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Poster Abstracts

Geographic and Perceived Healthcare Access Equity among Patients with Acute Cardiovascular Event in China

Authors:

Xiaoguang Ma ,

Zhejiang University, CN
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Wenxi Tang,

China Pharmaceutical University, CN
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Da Gan,

Zhejiang University, CN
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Jie Lin,

Zhejiang University, CN
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Lichao Zhang,

Zhejiang University, CN
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Huilan Guo

Zhejiang University, CN
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Abstract

Introduction: In acute cardiovascular event (ACE) such as stroke and myocardial infarction, access to comprehensive, timely, and quality healthcare services was critical for receiving appropriate treatment and improving prognosis. However, due to significant disparities on distribution of healthcare resources, allocating the limited resources to regions and population in needs was a key challenge for China. This study aimed to evaluate both geographic and perceived healthcare access of ACE patients in China, find inconsistency and furtherly improve it.

Methods: This study was conducted in Hangzhou (a capital city of Zhejiang Province in southeast China) city. We conducted a ground-truthed field census to locate and confirm all institutions based on their locations. Geographic Information System (GIS) was used to analyze the geographic healthcare access (e.g. distance to nearest institution, density of institutions in the area etc.) and potential distribution disparities. Meanwhile, we sampled 21 ACE patients from one typical hospital in Shangcheng District in a pilot study, and a questionnaire-based face-to-face survey was conducted to collect data on perceptions of healthcare access, including perceived presence of institutions, perceived distance to nearest institution, perceived affordability of healthcare etc.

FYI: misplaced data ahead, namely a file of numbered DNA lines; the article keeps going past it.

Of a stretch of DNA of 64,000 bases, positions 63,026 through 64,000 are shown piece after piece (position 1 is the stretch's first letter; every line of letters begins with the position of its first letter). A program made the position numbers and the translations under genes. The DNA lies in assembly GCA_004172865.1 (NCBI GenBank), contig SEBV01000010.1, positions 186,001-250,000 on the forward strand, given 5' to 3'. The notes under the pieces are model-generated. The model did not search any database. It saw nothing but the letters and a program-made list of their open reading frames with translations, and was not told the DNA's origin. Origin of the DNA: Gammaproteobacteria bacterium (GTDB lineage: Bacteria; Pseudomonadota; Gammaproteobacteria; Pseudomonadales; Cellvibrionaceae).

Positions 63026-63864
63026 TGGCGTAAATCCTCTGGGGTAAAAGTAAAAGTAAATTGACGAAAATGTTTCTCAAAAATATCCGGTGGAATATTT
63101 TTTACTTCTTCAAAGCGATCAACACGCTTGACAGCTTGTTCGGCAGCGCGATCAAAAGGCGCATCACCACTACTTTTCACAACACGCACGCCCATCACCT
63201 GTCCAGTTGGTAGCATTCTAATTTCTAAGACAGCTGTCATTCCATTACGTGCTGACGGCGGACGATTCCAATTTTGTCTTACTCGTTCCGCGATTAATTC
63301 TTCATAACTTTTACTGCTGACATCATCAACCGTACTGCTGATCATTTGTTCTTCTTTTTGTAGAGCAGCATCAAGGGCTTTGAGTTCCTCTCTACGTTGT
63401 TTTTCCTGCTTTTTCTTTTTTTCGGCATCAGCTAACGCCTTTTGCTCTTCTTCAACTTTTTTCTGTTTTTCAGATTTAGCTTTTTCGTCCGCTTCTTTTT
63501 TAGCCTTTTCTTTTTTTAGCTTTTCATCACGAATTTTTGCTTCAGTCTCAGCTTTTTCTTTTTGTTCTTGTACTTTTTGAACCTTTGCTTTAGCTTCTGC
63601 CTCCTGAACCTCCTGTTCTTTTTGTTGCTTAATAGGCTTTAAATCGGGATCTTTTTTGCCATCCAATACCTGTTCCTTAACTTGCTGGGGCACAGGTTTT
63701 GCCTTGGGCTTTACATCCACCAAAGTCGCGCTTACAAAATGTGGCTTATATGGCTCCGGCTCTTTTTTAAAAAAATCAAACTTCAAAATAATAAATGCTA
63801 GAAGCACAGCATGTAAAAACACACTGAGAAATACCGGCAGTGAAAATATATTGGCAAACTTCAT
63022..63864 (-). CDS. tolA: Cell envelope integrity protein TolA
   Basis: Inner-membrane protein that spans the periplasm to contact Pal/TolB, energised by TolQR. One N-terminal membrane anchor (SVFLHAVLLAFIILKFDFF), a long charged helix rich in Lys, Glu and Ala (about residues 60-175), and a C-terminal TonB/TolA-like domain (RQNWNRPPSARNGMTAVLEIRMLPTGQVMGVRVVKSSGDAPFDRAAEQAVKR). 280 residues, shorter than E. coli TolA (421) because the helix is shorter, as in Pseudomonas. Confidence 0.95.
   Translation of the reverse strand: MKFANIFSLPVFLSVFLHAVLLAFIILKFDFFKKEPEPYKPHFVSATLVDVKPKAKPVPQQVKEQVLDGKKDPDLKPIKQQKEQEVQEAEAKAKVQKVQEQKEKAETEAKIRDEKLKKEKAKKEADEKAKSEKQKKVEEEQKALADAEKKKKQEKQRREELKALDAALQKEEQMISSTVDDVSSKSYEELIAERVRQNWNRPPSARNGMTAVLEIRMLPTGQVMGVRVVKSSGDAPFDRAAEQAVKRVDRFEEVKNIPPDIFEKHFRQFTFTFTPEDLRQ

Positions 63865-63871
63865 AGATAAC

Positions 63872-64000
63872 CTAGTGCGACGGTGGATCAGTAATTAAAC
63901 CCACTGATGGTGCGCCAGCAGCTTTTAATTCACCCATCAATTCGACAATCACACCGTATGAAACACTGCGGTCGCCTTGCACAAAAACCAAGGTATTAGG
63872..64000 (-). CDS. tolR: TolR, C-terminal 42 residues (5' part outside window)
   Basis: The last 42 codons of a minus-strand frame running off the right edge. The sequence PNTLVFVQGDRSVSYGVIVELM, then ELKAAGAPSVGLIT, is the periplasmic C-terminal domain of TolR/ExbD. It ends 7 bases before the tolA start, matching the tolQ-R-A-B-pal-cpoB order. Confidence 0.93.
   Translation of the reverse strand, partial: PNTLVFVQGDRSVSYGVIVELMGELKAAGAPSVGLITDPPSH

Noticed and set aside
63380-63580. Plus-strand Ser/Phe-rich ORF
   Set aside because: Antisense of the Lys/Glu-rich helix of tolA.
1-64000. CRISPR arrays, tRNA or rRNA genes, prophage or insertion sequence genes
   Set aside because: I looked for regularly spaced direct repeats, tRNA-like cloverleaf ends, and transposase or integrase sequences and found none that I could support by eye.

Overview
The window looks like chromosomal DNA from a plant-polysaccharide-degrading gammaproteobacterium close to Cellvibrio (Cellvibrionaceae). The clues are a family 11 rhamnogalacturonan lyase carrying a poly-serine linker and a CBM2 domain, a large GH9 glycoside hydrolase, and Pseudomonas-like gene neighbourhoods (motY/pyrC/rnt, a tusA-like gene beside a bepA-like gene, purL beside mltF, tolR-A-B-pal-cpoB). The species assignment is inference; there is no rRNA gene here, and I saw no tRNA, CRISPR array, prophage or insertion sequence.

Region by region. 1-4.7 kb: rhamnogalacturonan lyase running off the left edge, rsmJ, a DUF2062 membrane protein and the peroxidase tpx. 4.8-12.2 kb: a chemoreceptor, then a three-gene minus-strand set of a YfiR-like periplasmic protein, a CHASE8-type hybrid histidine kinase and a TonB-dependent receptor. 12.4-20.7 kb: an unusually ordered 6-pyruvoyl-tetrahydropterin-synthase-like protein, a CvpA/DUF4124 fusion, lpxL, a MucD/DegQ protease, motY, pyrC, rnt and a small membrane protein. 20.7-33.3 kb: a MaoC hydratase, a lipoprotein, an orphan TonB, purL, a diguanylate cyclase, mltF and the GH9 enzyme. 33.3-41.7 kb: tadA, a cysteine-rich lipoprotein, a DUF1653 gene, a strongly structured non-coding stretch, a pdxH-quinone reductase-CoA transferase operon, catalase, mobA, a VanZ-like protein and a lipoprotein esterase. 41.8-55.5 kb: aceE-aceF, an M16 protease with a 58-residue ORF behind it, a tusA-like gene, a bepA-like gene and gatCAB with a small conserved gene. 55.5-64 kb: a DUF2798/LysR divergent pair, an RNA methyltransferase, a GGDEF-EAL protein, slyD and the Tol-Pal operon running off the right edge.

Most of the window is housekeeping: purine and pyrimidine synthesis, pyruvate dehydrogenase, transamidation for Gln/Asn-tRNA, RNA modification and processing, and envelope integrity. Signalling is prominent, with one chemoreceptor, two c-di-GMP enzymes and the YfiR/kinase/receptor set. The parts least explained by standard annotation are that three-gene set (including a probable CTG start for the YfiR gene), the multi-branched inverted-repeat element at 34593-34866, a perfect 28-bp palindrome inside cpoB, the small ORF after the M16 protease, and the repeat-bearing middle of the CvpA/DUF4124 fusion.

Results: A number of 2,763 healthcare institutions were recognized, confirmed and geocoded in the GIS. The geographic healthcare access was excellent for city residents and over 95% of the city areas were within 15-minute access-buffer. However, only 10.2% institutions could provide emergency services and among them only 7.8% institutions could provide emergency services for ACE patients. Based on patient survey, approximately 33.3% ACE patients reported healthcare access was not good in their living areas. Average perceived distance and time to the nearest healthcare institution were 6.9±4.7 km and 23.8±13.7 minutes, respectively. The majority of the patients reported that no emergency services were localized near their homes. When the ACEs happened, 85.7% of the patients were transported by the ambulance.

Discussion: The knowledge generated from this study could form a basis for understanding of healthcare access in China. Access to emergency healthcare services was poor in some areas in the city. The mapping data showed an excellent healthcare access for residents, but the patients did not all perceive this. Compared to geographic data, patients perceived longer distance and duration of time to the nearest healthcare institution. The inconsistence might be due to the traffic condition in city area, urban planning, mode of transportation, and inconsistence of accessibility captured by GIS and perceptions.

Lessons learned: The findings of this proposed study would guide policy deliberations and healthcare resources allocations. It would provide instrumental information for policy makers to target interventions to improve both geographic and perceived healthcare access.

Limitations: The recruitment of patient survey was limited at the pilot stage. We planned to expand the sample size into more areas and linked healthcare access to ACE outcomes to further evaluate the impact of healthcare access on health, and thus find more potentials for policy intervention.

Funding: This work was supported by the Open Competition grant from the China Medical Board (14-197).

 

How to Cite: Ma X, Tang W, Gan D, Lin J, Zhang L, Guo H. Geographic and Perceived Healthcare Access Equity among Patients with Acute Cardiovascular Event in China. International Journal of Integrated Care. 2017;17(3):A160. DOI: http://doi.org/10.5334/ijic.3272
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Published on 11 Jul 2017.

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